Alternative therapeutic options for cutaneous melanoma using nanoparticles for enhanced delivery

  • Talat Khan

Student thesis: Doctoral Thesis


The research provided in this thesis highlights the benefits of using a nano-delivery system to improve the PDT effect as an anticancer mechanism. PDT is a non-invasive therapy for a variety of superficial lesions, including those of the skin, head, and neck. The current treatment and management options for cutaneous melanoma, as well as advances made using either a photosensitiser (PS) or peptide-based compound, are discussed in Chapter 1. The chapter also emphasises the use of nanoparticles, particularly polymersomes (Ps) and liposomes (Ls), to improve the delivery of these molecules to tumour cells. Chapter 2 discusses the formulation of the novel PS-peptide conjugate, RB-K2. RB-K2 was synthesised conjugating C-terminus of photosensitiser rose bengal (RB) with and N-terminus of peptide, C(KLAKLAK)2 (K2), which produces novel synthesised drug RB-K2. RB-K2 was formulated into polymer-based Ps and lipid-based Ls to provide an enhanced PDT effect of RB-K2. The Ps formulation of RB-K2 (Ps-RB-K2) was seen to be 2.25 times more effective when compared to RB-K2 alone at concentrations of 0.1μM and 1 minute light activation, this was true across multiple cell lines. The Ls formulation of RB-K2 (Ls-RB-K2) was seen to be ~50% less effective than the Ps formulation at 0.1μM and again with 1 minute light activation. The third chapter focuses on understanding the mechanism behind the improved efficacy of RB-K2 using nanoparticles (NP). In unencapsulated and encapsulated NP form, the individual PS and peptide parts of RB-K2 were investigated. The PS (RB) as well as a C8 derivative of rose bengal, rose bengal octanoic acid (RB-OA), the peptide C(KLAKLAK)2 (K2) and a C10 derivative of K2 (K2C10) were synthesised and investigated individually and encapsulated within NP form. To gain a better knowledge of the mechanism of the original drug RB-K2, other Ps formulations containing the peptide and the PS independently in a single formulation were also included, and for comparison, the shorter chain peptide RB-CKLAKLAK (RB-K1) which contained half amount of lysine, leucine and alanine compared to (KLAKLAK)2, was investigated. The encapsulation of the PS (RB) into a Ps formulation enhanced its PDT efficacy by 1.9 times, a further anchoring of K2C10 on the outside of the Ps increased the toxicity further by 13.1±4.7% as Ps-RB+K2C10 (10:1) when treated with 5μM with 2 min light. RB-OA (1.0μM) encapsulated within a Ps with 1 min light caused cell death of 74.4±8.6% and 58.1±3.6% respectively compared to RB-K1 and RB-K2 which display almost complete cell destruction (i.e., >95%) at the same concentration and conditions. RB-K1 has a similar potential as RB-K2 but it failed to form stable polymersomal formulations but might be more suitable for other types of formulation. The peptide, K2, on the other hand caused cytotoxicity of 41.2±1.7% at 5.0 μM in B16 cells and its NP and C10 derivative showed similar degrees of toxicity. At last, none of the formulation were seen to be as potent as Ps-RB-K2 or the original drug RB-K2 and we established that both RB and K2 need to be bonded to produce the desirable PDT effect. Chapter 4 examines the potential translation of the increased PDT effect by nanoparticle encapsulation from the in-vitro experimentation into an in-vivo tumour model in mice bearing B16 melanoma tumours. Using intralesional administration of the compounds, mice bearing dorsal tumours of B16 melanoma, were treated with either polymersomes encapsulating RB-K2 (Ps[10]-RB-K2) or RB-K2 in free drug form with light activation using white light LEDs. The tumours treated with the polymersomal formulation grew 5.26 times slower than RB-K2 treated tumours, accumulating 2.77 times more drug within the tumours in under 2 hours, and causing a 1.76-fold increase in immunogenic response in tumour tissue. According to in-vitro experiments, the Ps formulation enhances RB-K2 absorption by 2.5 times in melanoma cells, resulting in a 63% increase in apoptosis. As indicated by evidence of both fluorescent studies and the singlet oxygen assay using DPBF for quantitatively determining singlet oxygen produced, the Ps also prevents the free drug from self-quenching and aggregating, both of which result in a decrease in PDT activity. Overall, the results indicate that encapsulating RB-K2 in Ps potentially lead to a significant increase in PDT activity.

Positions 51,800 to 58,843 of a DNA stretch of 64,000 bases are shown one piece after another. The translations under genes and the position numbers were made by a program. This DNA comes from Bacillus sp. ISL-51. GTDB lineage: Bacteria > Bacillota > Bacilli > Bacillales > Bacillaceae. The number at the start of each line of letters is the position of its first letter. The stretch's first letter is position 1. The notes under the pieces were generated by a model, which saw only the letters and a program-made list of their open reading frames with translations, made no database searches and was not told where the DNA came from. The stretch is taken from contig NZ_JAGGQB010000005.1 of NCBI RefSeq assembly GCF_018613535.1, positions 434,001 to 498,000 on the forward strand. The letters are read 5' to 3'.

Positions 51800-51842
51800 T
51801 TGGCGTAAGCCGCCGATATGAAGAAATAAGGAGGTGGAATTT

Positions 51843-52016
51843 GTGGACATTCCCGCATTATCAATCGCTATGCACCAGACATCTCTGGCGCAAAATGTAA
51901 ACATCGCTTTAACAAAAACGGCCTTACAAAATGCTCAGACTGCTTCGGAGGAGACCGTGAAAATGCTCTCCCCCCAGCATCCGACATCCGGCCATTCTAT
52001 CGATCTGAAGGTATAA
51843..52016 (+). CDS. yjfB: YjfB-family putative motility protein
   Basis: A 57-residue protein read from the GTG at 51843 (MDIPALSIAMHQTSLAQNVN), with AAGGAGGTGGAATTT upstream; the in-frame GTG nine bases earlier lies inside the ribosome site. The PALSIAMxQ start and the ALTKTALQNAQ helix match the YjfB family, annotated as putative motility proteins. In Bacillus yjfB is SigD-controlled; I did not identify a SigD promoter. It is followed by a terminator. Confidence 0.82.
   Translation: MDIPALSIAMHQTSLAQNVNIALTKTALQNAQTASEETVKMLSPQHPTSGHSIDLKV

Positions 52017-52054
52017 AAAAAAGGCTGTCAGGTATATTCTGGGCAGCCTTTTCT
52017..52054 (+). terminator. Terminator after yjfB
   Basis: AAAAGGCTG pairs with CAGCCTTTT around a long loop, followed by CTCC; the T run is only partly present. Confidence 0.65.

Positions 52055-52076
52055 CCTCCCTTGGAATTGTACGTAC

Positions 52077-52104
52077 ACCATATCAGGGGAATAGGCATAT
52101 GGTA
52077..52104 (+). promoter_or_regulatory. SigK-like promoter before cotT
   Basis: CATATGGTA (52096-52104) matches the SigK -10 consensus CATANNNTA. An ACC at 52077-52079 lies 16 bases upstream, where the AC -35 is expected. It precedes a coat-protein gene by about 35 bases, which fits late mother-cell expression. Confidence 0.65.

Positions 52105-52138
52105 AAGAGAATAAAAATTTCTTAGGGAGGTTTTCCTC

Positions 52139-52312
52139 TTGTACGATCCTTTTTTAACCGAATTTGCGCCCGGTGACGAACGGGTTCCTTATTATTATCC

Date of AwardMay 2022
Original languageEnglish
SponsorsDepartment for the Economy
SupervisorBridgeen Callan (Supervisor), Anthony McHale (Supervisor) & John Callan (Supervisor)


  • Polymersomes
  • Peptide
  • Photosensitiser

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